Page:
Volunteer grant programs are similar to matching gift programs, but instead of matching employee monetary donations, your organization would contribute a donation in exchange for a certain number of hours volunteered by one of your employees. For example, you might choose to offer a donation of $10 for every hour volunteered by your employees for up to 50 hours a year.
By incorporating matching gift and volunteer grant programs into your business structure, you can help your employees feel more personally fulfilled and connected to their community, give a nice funding boost to a worthy cause, and strengthen your reputation as a business owner in the process.
4. Get your employees and customers involved.
If you’re looking to engage both employees and customers in charitable giving, empower them to become fundraisers themselves.
With a peer-to-peer campaign, you can recruit volunteer fundraisers to create and share their own fundraising pages and encourage their friends and family to donate. Donations are usually collected in a specific period leading up to an event or throughout the event itself. These donations all help contribute to an overarching goal set by your business, and by the end, your business will be able to write a sizable check to a nonprofit or another community partner.
Some top peer-to-peer event ideas for your business might include:
- 5K fundraiser: Invite supporters to register for the event and raise money until race day. Celebrate your fundraising success on race day, and be sure to offer prizes to winners! You can also host a virtual 5K and encourage participants to find a trail or path to run the race remotely.
- Auction: Encourage volunteers to fundraise in the weeks leading up to the event, and ask for item donations from other local businesses (and be sure to contribute several items from your business, too!). Reward top fundraisers at the event and use the time to get your brand name out in the community by placing your logo on all event marketing materials. Alternatively, you can host an online auction and allow participants to put in their bids over a longer period, such as a week.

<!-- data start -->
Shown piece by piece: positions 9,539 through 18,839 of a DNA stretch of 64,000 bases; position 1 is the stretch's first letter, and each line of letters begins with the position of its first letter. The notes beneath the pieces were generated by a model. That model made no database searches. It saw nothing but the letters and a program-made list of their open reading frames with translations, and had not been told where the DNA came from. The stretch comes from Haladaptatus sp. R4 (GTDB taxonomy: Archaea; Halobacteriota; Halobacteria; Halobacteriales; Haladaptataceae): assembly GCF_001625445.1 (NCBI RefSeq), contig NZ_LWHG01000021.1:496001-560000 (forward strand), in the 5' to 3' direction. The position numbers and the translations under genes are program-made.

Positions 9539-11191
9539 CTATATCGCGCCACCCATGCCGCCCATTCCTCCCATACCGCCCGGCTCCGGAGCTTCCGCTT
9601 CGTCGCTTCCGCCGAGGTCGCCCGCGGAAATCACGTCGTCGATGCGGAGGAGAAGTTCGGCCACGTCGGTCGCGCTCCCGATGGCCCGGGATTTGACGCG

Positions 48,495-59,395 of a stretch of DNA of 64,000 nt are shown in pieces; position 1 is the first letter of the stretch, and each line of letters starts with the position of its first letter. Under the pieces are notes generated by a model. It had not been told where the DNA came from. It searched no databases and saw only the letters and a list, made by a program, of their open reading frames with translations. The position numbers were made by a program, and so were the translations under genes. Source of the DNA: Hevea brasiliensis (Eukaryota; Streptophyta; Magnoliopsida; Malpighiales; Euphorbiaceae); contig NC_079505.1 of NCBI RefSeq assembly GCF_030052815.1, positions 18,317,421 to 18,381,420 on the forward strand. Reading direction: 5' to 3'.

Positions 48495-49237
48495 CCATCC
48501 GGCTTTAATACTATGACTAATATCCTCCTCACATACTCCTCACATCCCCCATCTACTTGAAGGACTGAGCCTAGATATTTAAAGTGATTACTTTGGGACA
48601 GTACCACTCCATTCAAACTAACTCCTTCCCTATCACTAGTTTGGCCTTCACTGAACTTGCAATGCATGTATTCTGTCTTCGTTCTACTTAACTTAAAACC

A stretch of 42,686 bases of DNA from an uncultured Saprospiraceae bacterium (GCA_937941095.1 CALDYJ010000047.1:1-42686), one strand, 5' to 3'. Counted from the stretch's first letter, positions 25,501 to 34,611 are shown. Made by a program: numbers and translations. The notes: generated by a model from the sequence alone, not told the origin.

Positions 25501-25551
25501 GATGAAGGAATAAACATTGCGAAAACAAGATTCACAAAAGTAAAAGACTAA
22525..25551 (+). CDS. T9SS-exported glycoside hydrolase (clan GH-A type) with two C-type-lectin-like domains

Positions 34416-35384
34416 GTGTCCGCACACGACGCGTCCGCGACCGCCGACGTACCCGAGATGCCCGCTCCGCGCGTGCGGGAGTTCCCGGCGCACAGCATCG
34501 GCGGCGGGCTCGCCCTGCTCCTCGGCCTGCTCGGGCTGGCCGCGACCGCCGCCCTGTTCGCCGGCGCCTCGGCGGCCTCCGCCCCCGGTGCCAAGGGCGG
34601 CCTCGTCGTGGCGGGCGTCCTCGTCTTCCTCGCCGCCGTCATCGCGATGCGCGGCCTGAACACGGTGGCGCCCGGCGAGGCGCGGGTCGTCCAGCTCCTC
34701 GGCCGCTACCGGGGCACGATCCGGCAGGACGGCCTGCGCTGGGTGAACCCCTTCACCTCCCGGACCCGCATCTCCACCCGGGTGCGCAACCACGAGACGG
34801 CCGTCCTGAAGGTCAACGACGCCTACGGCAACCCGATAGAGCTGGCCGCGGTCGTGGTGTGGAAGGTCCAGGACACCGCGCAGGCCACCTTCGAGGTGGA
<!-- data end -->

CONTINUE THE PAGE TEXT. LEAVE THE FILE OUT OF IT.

- Festival: Ask volunteers to fundraise using their networks, and use the funds to put on the event and make a gift to a nonprofit partner. Incorporate food trucks, live music, and activities for kids to engage the entire community in your fundraising event!
When your fundraising efforts culminate in an exciting event, you can support and engage your local community while getting your business’s name out in the local area.
5. Launch a merchandise fundraiser.
Depending on your business, you may already offer merchandise to customers in your physical facility or online store. If that’s the case, you can easily put some of your merchandise funds toward a charitable cause or create new items to sell through a merchandise fundraiser.
Start by designing basic items like t-shirts, mugs, and pens with your business logo and your nonprofit partner’s branding. Then, promote the fundraiser across your social media pages, email newsletters, and website, stating that a portion or all of the sales will go toward charity.
If it’s within your budget, you should also consider using an automated solution like Gingr’s pet business software to boost revenue with online and in-store retail sales tools, including barcode scanners, online shopping carts, and inventory trackers. With each sale, you’ll raise funds for a good cause while increasing brand recognition as supporters use your merchandise in their day-to-day lives.
There are plenty of ways for your business to give back to the community and develop a CSR program that engages employees and customers on a deeper level.
Check out all the resources available to help you solidify your online fundraising approach, develop opportunities for employees and customers to become fundraisers themselves, and leverage the power and influence of your business to reach your fundraising goals.